Both parties mobilised national figures in the campaign – for Renamo party secretary Manuel Bissopo, office director Viana Magalhaes, and women’s league president Maria Ines Martins – and for Frelimo, Tomaz Salomao, head of the Frelimo Nampula brigade, and well known Nampula natives Aiuba Cuereneia and Alberto Vaquina.
Frelimo candidate Amisse Cololo is a university teacher and currently director of the provincial assembly, while Renamo candidate Paulo Vahanle is a teacher and a senior Renamo member of parliament, with a seat on the Permanent Commission.
Voters from outside?
When it participates in local elections, Renamo often accuses Frelimo of bringing people from outside the city to vote, often claiming busloads of people, but never providing evidence. Ossufo Ulane, spokesperson for the Renamo candidate, called a press conference last Wednesday and said he had a list of people in hotels in Nampula who had been brought in from elsewhere in the province to vote for Frelimo. The Frelimo candidate’s spokesperson Lucinda Malema denied the claim.
In practice, it would be quite difficult to bring in outsiders for this election, because they would have had to have been registered for this purpose in 2013 or 2014. Alternatively, and much more complex, Frelimo would need to have secretly added names to the register or MMVs would have to allow people not on the register to vote. For this election, the register books were checked by the opposition parties, and those parties have MMVs in every polling station who would see if people were voting who were not in the register.
Future mayors may be heads of lists
The most criticised part of the decentralisation agreement between President Filipe Nyusi and Renamo head Afonso Dhlakama was to end the direct election of mayors. Instead, the mayor would be chosen by the party or coalition that gained a majority of votes for municipal assembly. But it could be very difficult to amend the constitution to reduce democracy. Teodato Hunguana, a former Frelimo minister and former Constitutional Council judge, suggested that the head of the electoral list for municipal assembly of the largest party should automatically become mayor, and that this is still a form of direct election. On 7 March the Frelimo Political Commission overrode the agreement and called for the head of a list to become the top figure.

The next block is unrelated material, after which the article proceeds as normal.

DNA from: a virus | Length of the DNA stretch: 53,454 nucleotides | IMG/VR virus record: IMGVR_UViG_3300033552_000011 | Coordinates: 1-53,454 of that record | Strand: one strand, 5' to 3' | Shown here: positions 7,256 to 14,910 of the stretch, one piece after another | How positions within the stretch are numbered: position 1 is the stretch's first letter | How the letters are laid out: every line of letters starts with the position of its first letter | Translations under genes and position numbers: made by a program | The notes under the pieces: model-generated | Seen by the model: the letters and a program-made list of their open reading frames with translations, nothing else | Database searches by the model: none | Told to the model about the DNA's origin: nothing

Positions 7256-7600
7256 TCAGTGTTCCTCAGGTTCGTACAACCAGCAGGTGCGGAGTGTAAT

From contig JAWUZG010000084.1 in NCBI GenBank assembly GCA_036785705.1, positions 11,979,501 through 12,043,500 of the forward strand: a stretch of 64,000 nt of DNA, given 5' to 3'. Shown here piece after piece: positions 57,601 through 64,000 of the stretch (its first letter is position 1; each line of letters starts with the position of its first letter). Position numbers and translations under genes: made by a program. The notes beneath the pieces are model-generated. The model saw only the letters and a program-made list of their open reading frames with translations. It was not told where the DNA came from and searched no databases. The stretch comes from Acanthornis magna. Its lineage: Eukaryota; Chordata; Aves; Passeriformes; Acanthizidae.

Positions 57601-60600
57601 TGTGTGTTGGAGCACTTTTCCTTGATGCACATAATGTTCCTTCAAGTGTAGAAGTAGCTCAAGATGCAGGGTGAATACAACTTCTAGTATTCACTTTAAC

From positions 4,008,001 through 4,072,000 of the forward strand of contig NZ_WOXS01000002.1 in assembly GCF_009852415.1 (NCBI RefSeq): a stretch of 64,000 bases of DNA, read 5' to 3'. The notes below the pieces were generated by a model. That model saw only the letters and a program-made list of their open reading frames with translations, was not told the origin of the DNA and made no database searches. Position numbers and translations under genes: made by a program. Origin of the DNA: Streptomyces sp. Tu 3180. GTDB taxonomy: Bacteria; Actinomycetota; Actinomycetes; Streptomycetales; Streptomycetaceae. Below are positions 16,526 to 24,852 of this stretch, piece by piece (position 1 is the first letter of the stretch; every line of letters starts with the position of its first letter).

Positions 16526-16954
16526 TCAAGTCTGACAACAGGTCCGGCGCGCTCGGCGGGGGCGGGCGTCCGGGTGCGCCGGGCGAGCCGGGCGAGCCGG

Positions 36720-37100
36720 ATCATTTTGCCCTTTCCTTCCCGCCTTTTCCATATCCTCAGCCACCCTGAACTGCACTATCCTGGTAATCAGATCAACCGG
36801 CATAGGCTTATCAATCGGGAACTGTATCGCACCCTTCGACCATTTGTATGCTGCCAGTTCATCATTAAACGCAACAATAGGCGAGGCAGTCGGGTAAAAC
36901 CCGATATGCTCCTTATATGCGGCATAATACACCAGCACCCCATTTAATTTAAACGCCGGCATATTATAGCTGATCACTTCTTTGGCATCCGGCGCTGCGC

This creates another problem, however. The Nyusi-Dhlakama agreement calls for new district assemblies, and for the party or coalition with a majority of votes for assembly to choose the governor, district administrator, or mayor. Selecting the head of the list in a municipality works because there is only one list. But for the provincial assemblies, there are separate lists for each district.
No civic education yet
Supposedly a civic education campaign began on 13 February to mobilise citizens to register and vote. It should take place in all districts which have one of the 53 municipalities which will have elections on 10 October and which will have registration 19 March-17 May (except for Nampula city, where civi education is delayed so as not to compete with the current election). But our correspondents report no sign of such a campaign – no posters, billboards, or other publicity.
The director of Maputo city STAE, Pascoal Zunguza, confirmed the lack of publicity, and said this time the campaign would be based on personal contact.
By Joseph HanlonSource: 2018 Local Elections - 18 Mozambique Political Process Bulletin
President concludes visit to Norway